These cakes won’t sell your strawberries short

Here in Melbourne, it’s early in the fifth week of a tough, six-week lockdown, which was imposed by our State Government to suppress a severe Covid-19 outbreak. We can venture out no further than 5km from our home and only for a short list of purposes. One of our favourite activities – travel planning – has become an exercise in futility, all the more so because residents of Melbourne are very unwelcome in other Australian states.

Unsurprisingly, Maggie and I have been spending even more time than usual in our kitchen, as we work to ward off the mental demons let loose by confinement and boredom. (Our other main tactic is to tackle interesting-but-challenging jigsaw puzzles.)

One of the new dishes we have made during ‘lockdown’ was inspired by the bumper crop of flavoursome strawberries coming to us from coastal parts of southern Queensland, which enjoy berry-friendly weather when we are shivering our way through winter.

The dish is strawberry shortcake, which is commonly associated with the United States. Other cuisines match strawberries with scones, eg England, feature them in tarts, eg France, or, in Australia, pile them onto a pavlova. And, of course, a fresh, ripe strawberry is a pleasure, per se. I sometimes enjoy a few as an after-lunch palate-cleanser!

Anyway, back to the shortcake.

We looked at various recipes before finding one that suited us, albeit subject to several modifications. Here’s how it turned out, followed by our recipe.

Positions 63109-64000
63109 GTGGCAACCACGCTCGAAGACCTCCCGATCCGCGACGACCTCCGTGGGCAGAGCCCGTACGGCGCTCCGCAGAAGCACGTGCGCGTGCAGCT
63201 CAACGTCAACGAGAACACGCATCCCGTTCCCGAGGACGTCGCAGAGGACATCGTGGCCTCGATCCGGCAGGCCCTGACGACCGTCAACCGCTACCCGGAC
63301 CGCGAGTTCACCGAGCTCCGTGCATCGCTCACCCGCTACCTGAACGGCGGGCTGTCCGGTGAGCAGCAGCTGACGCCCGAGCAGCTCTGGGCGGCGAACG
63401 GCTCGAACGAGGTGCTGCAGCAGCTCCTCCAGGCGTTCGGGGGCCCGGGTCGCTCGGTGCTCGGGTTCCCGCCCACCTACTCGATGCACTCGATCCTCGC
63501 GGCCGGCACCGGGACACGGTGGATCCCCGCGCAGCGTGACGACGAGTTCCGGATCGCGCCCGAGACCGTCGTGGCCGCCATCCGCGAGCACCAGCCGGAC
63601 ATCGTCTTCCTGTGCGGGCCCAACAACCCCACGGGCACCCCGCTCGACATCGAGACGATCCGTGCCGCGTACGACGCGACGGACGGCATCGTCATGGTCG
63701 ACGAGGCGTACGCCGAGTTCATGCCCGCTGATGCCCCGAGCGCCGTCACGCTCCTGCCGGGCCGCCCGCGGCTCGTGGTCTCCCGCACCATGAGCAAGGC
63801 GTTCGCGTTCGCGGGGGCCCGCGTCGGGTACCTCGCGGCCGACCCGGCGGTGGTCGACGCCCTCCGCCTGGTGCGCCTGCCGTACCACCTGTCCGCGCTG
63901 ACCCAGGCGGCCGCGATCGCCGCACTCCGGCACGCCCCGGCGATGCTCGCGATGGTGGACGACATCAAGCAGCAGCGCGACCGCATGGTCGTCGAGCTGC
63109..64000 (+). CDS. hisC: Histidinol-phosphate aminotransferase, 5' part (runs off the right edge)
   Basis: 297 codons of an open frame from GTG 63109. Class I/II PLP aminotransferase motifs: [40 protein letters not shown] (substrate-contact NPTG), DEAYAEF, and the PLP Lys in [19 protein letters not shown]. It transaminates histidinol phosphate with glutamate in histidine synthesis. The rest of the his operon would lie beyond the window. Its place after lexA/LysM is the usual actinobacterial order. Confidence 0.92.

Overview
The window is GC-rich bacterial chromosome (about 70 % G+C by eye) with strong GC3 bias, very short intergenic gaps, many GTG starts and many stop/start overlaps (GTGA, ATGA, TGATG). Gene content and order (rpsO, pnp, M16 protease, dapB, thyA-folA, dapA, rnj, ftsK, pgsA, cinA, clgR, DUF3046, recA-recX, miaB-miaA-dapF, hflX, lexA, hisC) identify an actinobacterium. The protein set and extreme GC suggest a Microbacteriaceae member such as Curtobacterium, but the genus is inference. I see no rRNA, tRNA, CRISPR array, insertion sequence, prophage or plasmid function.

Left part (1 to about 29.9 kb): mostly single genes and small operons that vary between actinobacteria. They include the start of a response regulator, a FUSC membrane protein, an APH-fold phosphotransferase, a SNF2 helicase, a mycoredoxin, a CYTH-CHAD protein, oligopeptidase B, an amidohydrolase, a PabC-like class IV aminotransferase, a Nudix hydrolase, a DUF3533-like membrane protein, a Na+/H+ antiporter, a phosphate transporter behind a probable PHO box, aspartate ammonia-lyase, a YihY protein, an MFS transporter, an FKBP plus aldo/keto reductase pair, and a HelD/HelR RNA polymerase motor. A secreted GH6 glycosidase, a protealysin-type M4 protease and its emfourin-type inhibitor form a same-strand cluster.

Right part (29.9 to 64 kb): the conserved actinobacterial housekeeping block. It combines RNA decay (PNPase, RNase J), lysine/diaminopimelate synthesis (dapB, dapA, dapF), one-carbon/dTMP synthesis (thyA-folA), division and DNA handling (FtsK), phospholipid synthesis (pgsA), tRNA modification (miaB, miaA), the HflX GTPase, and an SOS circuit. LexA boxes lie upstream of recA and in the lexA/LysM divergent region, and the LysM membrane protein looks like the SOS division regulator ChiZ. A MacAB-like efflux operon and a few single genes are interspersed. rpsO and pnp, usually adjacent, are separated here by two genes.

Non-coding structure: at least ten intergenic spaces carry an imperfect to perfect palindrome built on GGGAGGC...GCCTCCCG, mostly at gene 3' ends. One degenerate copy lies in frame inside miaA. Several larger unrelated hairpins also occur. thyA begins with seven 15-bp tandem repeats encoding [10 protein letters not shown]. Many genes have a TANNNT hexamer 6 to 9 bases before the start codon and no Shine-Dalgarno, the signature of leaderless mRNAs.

250g ripe strawberries, hulled
2 tsp Cointreau or Grand Marnier
120g plain flour
30g almond meal
60ml caster sugar
1 tsp baking powder
1 egg
50g butter


  1. Cut strawberries into pieces about 2cm x 2cm in size and place them in a bowl. Add the liqueur, stir gently and leave to macerate for at least 30 minutes.
  2. Line the base of four 11cm non-stick flan tins with baking paper.
  3. Combine the dry ingredients in a bowl.
  4. Using a fork, whisk the egg in a small bowl.
  5. Preheat oven to 170C.
  6. Melt the butter over low heat and add to the bowl of dry ingredients. Stir well to combine.
  7. Add about half of the whisked egg to the bowl, mix to combine and, if necessary, add a little more of the egg to form a soft, even dough.
  8. Transfer dough to a lightly-floured surface and divide into four portions. Trim 5-10% of each portion, dust with some extra flour and set aside.
  9. Flatten each portion by hand, transfer them to the flan tins and spread the dough to the edges.
  10. By hand, distribute the pieces of macerated fruit across the dough, taking care not to overcrowd them (see photo below).
  11. Dot each tin with crumbled pieces of the reserved dough.
  12. Place tins on a baking tray and place on the lowest shelf in the oven.
  13. Bake for 20-23 minutes, turning tins if necessary for even cooking, until dough is beginning to turn golden brown at the outer edges.
  14. Transfer tins to a rack to cool for 5 minutes before separating the cakes from the tins and returning to the rack.
  15. Serve at room temperature, with or without a dash of cream.



And here is the second jigsaw puzzle we completed during lockdown: a truncated version of The Kiss by the famous Viennese artist Gustav Klimt.

Cheers for now!
Rick Grounds


About rmgtravelsandfood

Maggie and I were both born in the early 1950s and we live in Melbourne, Australia. This blog is mainly devoted to our shared passions for travel and fine dining at home. Recently, I added Australian politics to the scope of the blog, inspired by the election of a Labor Government at a national level. Rick Grounds
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1 Response to These cakes won’t sell your strawberries short

  1. The cakes look fabulous- as does the completed jigsaw. Thinking of you!


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